Wednesday, September 1, 2010

Fun with fermentation, Part II - dill pickles

My grandma gave me this 6-gallon pickle crock a few years ago.  This picture was taken in 2008 when I made my first batch of fermented dill pickles.  It was a LOT of pickles and it's taken us 2 years to eat and share them.

This crock, a Pacific Stoneware made in Portland, OR, probably belonged to my great-grandmother and could be as much as 100 years old.  My mom remembers her father making dandelion wine in it when she was a kid.  It sat unused in Grandma's basement for 40 or more years until she handed it to me.  It's in good condition, with no chips and just hairline fractures in the glaze.  It weighs a TON.  It still holds water.

And because it still holds water, it's good enough to hold brine for pickles!

Fermented pickles take a lot more time than pickles that get all "dilled up" in the jar.  Most people can pickles and let them sit for a couple of months to get their full flavor.  I prefer the tang of a fermented dill pickle.  It's time-consuming to make but well worth the effort. 


50-100* medium and small cucumbers, scrubbed and blossom-end trimmed off
16 cups water
2 cups vinegar
1.5 cup salt
1/4 cup pickling spices (make your own or buy it in bulk to save money)
3 large bunches of dill (find a neighbor whose dill got out of control, and offer to take it off their hands)
6 cloves of garlic (optional)
Dried chilis (also optional, for use when canning and not for the fermenting)

*Cucumbers are sold by the 100 at the farm stand I frequent.  I made about 115 dill pickles because I'd also bought cukes for sweet pickles and had too many to fit into the container.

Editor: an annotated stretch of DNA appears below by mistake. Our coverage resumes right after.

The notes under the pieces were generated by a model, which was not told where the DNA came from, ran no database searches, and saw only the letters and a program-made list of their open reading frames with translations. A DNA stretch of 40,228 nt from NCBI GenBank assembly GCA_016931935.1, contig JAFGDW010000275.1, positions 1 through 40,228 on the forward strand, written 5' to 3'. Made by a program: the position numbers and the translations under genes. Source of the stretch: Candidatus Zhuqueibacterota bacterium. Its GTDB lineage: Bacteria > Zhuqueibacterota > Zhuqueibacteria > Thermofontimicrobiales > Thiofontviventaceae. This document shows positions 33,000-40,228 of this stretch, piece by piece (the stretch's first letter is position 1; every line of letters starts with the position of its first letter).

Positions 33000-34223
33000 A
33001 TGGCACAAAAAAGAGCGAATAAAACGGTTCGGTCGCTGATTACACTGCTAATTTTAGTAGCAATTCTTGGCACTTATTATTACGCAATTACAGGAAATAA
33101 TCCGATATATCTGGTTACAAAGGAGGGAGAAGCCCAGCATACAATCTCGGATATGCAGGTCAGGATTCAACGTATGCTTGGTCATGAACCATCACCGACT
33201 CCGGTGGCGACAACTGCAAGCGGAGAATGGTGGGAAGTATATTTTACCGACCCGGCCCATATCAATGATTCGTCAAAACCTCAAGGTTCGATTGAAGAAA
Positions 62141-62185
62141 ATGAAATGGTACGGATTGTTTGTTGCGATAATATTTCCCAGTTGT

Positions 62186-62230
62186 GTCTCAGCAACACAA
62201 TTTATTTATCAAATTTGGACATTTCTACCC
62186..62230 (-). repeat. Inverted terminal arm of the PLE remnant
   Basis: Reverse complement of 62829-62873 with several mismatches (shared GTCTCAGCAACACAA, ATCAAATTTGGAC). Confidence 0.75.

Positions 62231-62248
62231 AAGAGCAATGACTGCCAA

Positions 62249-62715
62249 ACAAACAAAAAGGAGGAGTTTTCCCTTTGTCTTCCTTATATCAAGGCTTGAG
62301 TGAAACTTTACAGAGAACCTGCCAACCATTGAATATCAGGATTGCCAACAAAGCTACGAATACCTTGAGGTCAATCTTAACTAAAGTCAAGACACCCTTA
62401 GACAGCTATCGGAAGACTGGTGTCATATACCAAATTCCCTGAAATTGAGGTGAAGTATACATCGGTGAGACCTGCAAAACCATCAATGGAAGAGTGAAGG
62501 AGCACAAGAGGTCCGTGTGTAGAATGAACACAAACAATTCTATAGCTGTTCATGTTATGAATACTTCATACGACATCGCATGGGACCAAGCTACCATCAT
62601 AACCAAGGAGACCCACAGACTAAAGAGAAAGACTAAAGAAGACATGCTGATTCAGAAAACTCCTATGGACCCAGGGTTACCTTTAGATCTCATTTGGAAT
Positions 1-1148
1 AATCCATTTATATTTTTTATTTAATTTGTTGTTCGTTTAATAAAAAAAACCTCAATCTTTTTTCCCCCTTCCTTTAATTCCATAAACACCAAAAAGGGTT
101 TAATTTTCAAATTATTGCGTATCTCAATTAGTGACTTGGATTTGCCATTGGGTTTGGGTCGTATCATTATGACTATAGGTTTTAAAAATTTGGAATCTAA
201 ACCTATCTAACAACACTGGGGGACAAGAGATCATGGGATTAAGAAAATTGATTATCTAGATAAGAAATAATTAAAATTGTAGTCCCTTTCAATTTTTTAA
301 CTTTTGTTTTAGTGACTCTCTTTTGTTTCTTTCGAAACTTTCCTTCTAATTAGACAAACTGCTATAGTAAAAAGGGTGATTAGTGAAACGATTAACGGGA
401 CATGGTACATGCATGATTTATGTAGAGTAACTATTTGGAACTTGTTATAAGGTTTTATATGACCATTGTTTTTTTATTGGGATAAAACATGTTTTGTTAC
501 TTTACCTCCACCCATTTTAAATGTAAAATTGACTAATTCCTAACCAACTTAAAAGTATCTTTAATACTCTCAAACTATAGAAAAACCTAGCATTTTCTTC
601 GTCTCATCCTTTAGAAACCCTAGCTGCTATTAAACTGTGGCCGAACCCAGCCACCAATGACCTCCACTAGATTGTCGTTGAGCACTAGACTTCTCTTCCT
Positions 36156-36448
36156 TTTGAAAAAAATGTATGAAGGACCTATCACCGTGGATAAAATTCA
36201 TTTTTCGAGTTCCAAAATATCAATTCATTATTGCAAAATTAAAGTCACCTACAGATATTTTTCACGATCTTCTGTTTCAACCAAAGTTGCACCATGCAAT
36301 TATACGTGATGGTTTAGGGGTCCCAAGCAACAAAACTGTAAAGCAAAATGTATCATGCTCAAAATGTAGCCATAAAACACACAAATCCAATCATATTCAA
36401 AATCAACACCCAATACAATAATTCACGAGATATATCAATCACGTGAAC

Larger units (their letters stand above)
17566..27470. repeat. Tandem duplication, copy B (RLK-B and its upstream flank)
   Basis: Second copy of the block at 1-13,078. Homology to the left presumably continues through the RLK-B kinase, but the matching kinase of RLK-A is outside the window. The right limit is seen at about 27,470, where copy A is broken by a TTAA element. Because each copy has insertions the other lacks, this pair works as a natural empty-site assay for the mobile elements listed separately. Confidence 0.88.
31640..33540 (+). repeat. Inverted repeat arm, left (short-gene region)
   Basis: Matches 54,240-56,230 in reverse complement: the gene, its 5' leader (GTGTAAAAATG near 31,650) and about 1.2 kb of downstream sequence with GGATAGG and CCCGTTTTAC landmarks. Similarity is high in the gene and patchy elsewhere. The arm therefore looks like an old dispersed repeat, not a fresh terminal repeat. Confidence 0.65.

5 gallon bucket, scrubbed spotless
EITHER a plate & quart jars filled with water OR a plastic bag filled with brine

Bring the water, vinegar, and salt to a boil, then allow it to cool to room temperature.

Trim the blossom end off your pickles.  It's the end that looks like a little brown navel.  There's an enzyme in the blossom that makes pickles soft, which is why you trim it.  Scrub with a brush to remove all dirt.

Place the pickling spices and half of the dill into your bucket.  Place the cucumbers on top and tuck in the dill and optional garlic as you load the cukes.  You don't want anything to float to the surface and be exposed to air when you add the brine. 

Pour the brine over the cukes, then place either the weighted plate or the brine-filled bag on top to prevent the cukes from being exposed to air.  If they're exposed to air they will rot rather than ferment.  That's a bad thing.

Now you wait.  Check the brine daily for signs of scum (you can see a little floating white stuff in the top picture).  Remove it with a slotted spoon or sieve.  Depending upon the temperature where you are, it can take as little as 3 weeks or as many as 6 to fully ferment.

When the cucumbers have stopped releasing bubbles it'll be time to can them.  If you don't want to can them, you can leave the pickles submerged in a cold place for up to 6 months.  But you'll still get scum on the surface so it's easier to just can them to make them shelf-stable.

By the way, when I bought my cucumbers at the farm stand they were selling quarts of hand-made pickles (not the fermented kind) for $13.95.  My pickles were $16.95/100, plus the cost of the vinegar, salt, pickling spices, dill, and canning lids.  I'll probably can about 10 quarts for maybe $21.

See the rest of the process here.

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